Cooking vegetables like this (pan roasting) happens a lot in restaurant kitchens but it’s a good thing to do at home too. You get the vegetables going in the pan, building up a bit of colour and texture, then blast them in the oven to cook through; they get some direct heat and char from the hob, then some more mellow even heat from the oven. I love adding vinegar when I am cooking vegetables and it’s balanced here by the sweetness of the cauliflower, saffron and pine nuts. This recipe is inspired by the brilliant cook, Lola DeMille.
SERVES 4FOR THE YOGHURT
FOR THE CAULIFLOWER
Preheat the oven to 220°C/200°C fan/gas 7. Mix the mint and/or parsley and yoghurt in a small bowl. Season with salt and pepper, stir in a splash of olive oil, then set aside.
Heat a large oven-proof frying pan over a medium heat, add a good glug of olive oil, then add the cauliflower in a single layer (you may need to cook it in a few batches). Once all your cauliflower is browned on both sides (this will take about 10 minutes), put the lot back into the pan and bake in the oven for about 10 minutes, until the stalks are soft and the florets crisp.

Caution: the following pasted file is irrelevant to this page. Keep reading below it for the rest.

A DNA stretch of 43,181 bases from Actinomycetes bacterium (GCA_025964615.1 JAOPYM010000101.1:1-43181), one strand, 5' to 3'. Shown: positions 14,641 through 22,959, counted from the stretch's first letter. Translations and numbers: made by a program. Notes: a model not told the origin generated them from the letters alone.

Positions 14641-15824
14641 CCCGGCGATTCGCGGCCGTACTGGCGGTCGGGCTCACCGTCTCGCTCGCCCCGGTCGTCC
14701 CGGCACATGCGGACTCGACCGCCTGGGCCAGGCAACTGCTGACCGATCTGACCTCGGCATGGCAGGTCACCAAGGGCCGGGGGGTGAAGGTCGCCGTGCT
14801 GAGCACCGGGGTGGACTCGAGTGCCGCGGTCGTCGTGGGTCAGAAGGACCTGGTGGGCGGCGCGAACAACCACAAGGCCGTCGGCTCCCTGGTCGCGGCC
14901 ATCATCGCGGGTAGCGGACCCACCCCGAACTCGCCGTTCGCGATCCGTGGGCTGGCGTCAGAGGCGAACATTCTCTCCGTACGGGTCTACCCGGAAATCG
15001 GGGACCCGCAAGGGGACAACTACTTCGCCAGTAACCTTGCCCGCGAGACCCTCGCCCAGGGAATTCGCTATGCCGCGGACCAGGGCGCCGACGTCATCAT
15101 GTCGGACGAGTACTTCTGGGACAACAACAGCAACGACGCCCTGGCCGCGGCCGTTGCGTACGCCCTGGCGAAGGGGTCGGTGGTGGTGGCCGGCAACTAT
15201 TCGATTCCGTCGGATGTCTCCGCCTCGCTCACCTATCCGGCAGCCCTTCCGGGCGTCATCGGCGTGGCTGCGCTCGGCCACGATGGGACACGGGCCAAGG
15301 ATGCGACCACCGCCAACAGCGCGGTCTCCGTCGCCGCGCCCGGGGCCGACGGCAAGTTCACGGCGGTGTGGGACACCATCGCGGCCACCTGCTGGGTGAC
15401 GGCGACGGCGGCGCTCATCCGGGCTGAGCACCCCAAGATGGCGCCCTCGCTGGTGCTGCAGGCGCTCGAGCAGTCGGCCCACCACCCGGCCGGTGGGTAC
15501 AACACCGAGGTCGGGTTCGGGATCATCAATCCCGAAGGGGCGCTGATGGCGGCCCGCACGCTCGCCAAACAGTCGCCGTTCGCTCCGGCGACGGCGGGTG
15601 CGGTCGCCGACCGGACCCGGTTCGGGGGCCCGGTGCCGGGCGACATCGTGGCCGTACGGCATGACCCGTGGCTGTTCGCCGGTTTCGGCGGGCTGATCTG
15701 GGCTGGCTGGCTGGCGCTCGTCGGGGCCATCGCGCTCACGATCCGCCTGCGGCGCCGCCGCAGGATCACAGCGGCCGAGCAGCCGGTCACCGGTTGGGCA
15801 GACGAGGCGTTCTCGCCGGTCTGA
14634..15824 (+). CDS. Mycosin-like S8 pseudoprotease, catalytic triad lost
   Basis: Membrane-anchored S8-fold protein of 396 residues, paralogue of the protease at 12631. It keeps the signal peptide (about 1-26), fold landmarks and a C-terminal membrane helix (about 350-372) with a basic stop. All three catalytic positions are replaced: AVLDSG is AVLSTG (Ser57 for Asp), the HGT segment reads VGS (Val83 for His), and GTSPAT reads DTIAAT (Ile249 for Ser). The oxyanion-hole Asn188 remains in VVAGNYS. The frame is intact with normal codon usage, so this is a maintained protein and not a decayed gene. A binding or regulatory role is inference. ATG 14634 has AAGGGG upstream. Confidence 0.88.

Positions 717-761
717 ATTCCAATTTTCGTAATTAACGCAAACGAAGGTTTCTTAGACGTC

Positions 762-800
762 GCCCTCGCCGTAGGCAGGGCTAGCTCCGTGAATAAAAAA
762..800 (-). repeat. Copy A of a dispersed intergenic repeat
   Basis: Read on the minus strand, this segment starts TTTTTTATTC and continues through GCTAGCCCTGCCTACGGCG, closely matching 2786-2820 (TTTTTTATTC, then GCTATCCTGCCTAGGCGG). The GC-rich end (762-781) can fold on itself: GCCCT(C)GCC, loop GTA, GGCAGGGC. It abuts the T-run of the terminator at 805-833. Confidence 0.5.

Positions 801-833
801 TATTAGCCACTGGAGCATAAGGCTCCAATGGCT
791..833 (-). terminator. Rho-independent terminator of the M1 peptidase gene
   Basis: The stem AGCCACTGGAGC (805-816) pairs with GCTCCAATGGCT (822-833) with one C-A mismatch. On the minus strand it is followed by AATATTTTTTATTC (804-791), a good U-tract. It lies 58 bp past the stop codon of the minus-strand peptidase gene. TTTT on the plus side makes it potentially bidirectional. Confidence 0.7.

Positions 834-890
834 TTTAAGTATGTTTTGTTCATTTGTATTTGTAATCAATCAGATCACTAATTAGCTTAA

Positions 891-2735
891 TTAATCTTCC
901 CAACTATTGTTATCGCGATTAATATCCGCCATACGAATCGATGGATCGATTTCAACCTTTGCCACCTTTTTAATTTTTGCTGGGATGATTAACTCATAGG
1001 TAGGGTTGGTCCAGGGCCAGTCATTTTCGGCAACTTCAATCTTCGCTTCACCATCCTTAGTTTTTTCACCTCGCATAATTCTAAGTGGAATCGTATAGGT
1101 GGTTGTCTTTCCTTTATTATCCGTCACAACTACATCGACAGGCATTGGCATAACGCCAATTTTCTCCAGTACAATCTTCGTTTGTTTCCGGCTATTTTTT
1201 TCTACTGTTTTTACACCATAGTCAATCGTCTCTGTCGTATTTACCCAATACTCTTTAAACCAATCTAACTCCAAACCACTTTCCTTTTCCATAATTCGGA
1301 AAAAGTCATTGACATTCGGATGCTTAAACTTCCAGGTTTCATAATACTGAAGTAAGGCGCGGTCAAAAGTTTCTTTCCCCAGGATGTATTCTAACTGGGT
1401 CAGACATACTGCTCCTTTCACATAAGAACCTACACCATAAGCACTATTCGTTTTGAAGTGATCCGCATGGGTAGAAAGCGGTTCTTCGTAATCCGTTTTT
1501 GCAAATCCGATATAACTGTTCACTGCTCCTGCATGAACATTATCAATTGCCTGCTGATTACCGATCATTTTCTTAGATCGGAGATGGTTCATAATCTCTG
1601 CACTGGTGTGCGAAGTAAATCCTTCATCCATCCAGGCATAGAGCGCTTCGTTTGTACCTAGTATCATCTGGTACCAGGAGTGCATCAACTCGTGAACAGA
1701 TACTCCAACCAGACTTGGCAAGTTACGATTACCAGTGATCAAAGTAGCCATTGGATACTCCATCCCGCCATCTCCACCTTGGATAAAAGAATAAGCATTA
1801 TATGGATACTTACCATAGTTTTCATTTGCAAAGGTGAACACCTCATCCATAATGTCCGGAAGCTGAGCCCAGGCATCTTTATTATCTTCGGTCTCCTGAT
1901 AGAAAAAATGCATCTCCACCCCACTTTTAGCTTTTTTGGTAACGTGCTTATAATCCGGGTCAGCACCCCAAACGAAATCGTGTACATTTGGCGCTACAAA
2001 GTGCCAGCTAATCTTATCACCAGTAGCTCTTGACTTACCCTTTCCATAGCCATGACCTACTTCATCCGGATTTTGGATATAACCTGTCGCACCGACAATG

Remove the pan from the oven using an oven glove, then put it back on the hob over a medium heat, add the vinegar and saffron or turmeric then reduce the vinegar for about 2 minutes. Take off the heat, add the butter, toss the cauliflower in it to create a thick and glossy sauce, then stir through most of the parsley and/or coriander.
Spoon the yoghurt into a shallow serving bowl and use the back of a spoon to swirl it over the bottom, then tumble the buttery cauliflower in. Finish with the last bit of parsley, the pine nuts and some sumac, and serve with flatbreads.
For his birthday most years, I ask John what he’d like for breakfast. The answer is usually rösti. We lived in the Alps for a winter where we both fell in love with rösti. I worked in a bar, John worked up the mountain. We weren’t together then; we lived in a one-bed studio flat with four friends. There was a small cooker and our cooking options were as limited as our budget, so we ate a lot of those röstis from a packet, with chilli sauce. This is a long way from that vac-packed version. I serve it with a punchy tomato and ancho chilli chutney and sometimes an egg.
FOR THE RÖSTI
FOR THE ANCHO CHILLI CHUTNEY
Coarsely grate the potatoes, then season with salt and pepper. Place the grated potatoes into a clean tea towel, gather it up and twist the tea towel to squeeze as much moisture as possible out of your potatoes. Heat half the butter in the frying pan until melted and bubbling, then add the grated potato. Flatten the grated potatoes onto the pan slightly to make a pancake. Allow to cook for a couple of minutes without touching, then gently give the pan a shake so the butter coats the bottom evenly and the rösti comes loose.